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Natural Language Querying in Orpheus

In modern search engines there is another kind of exploratory query – a question.

Questions are queries that are not looking for a document, but instead for an answer. This type of query is exploratory in the sense that the user does not have a correct document in mind, but it differs in that there is an answer ostensibly in one or more of the documents.

The current approach to question answering (QA) is to split the task into two parts.

  1. The first part is retrieving the documents that hopefully contain the answer.
  2. The second part is identifying the snippet of text that answers the question.

The first is done with a traditional search engine, and the second is done with a deep learning model.

Here is a high level overview of how this works in the Wisecube Orpheus Product:

A newer approach to question answering is to directly generate the answer. Generally, language models are used for this. Language models are machine learning (now almost entirely deep learning models) that have learned to take a piece of incomplete text and predict what comes next. In this case, the language model is trained to predict answers from questions directly.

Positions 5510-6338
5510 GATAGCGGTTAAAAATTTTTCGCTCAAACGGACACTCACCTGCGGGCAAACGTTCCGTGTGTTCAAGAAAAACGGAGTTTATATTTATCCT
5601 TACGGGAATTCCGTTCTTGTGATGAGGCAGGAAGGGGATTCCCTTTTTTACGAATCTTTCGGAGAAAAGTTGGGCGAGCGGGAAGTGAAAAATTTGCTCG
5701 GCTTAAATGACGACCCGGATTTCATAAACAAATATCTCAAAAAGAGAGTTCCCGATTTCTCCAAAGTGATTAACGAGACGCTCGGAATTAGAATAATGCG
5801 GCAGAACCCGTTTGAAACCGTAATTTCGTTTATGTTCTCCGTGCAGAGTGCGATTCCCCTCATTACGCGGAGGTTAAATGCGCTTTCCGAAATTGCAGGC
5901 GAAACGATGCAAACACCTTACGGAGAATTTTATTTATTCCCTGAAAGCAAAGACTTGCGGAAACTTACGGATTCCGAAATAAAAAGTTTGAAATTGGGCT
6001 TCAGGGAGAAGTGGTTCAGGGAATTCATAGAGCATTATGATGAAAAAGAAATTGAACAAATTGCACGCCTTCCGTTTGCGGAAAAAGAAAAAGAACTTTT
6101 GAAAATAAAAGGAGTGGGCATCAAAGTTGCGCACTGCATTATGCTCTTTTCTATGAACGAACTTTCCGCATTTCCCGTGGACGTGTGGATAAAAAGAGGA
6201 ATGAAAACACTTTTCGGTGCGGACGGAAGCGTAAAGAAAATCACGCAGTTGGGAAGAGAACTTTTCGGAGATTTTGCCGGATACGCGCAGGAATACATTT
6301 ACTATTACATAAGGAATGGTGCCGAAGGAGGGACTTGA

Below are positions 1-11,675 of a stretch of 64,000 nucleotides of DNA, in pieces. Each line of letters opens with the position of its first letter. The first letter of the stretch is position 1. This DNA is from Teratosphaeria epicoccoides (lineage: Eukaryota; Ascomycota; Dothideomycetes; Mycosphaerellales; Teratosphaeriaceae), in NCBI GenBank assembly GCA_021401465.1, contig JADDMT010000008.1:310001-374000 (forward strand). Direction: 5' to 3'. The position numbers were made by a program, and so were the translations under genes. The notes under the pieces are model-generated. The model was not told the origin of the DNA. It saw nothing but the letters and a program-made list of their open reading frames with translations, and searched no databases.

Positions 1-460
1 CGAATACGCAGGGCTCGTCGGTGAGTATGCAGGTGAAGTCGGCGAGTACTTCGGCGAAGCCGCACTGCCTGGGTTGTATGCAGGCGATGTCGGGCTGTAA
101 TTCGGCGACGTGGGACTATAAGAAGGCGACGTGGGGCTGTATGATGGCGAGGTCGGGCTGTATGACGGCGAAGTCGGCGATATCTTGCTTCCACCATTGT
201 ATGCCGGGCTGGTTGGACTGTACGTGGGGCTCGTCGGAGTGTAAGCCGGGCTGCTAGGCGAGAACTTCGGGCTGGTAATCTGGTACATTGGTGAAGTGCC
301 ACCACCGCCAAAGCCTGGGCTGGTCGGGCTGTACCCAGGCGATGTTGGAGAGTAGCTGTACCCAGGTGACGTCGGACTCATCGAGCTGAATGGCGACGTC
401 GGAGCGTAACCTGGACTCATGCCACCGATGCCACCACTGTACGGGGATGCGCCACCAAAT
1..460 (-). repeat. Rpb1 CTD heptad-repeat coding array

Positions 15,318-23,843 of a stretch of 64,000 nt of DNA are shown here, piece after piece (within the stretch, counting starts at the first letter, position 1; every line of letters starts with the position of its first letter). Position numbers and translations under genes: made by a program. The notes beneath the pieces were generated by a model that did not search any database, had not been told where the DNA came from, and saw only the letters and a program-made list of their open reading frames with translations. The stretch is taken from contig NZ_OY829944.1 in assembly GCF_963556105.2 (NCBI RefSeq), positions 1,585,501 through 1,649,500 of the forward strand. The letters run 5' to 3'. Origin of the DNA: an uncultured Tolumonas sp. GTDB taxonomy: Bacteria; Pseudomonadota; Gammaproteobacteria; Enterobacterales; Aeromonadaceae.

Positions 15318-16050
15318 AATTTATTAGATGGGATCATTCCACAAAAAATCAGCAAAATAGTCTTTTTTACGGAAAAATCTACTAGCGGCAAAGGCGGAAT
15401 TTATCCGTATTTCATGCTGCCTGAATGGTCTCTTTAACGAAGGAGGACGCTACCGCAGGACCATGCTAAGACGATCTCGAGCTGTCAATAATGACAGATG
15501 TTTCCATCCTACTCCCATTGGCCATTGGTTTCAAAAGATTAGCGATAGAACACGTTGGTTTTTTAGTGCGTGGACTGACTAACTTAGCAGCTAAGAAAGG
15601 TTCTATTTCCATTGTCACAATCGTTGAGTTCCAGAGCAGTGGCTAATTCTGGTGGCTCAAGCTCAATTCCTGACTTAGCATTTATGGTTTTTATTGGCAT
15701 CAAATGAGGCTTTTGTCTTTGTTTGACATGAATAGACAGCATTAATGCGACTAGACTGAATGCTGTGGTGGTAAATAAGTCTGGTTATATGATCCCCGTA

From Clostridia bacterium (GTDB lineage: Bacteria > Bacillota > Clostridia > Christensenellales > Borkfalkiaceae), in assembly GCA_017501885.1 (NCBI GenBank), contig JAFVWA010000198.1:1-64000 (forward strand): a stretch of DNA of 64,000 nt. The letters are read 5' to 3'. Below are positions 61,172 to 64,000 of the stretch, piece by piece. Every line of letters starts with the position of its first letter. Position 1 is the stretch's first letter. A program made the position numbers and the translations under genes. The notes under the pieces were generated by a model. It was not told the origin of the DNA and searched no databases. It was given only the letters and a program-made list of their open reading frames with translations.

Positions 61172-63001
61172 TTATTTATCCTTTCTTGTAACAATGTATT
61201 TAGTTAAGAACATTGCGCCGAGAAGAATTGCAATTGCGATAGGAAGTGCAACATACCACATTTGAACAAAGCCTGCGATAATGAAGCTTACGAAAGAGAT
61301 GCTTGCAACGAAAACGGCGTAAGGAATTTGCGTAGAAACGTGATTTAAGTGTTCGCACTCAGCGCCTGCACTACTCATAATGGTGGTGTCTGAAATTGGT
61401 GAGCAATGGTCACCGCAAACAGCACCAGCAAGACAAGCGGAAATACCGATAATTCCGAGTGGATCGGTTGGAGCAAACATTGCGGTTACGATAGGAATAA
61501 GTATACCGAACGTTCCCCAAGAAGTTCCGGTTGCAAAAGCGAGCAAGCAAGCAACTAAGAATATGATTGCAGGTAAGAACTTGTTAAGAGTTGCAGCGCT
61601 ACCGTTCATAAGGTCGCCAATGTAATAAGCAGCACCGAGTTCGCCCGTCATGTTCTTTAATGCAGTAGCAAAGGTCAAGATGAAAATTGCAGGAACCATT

This has the advantages of not needing the document search step, as well as not being limited to text in the retrieved documents. The downside is that extraction-based QA inherently supplies the source document of the answer. Generative QA, naturally, does not since it is generating the answer.

There is an additional kind of QA that is possible with a knowledge engine. Multihop QA is for answering questions that need multiple sources of information. For example, asking “What drugs that interact with a pathway related to disease X that have reached phase 3 for any disease?” We are unlikely to find a snippet in any document that answers this question.

Similarly, a language model is limited to the language it was trained on, and this is also generally outside the usual kinds of questions generative QA are trained on. This requires that we take the natural language question and query the knowledge graph itself.

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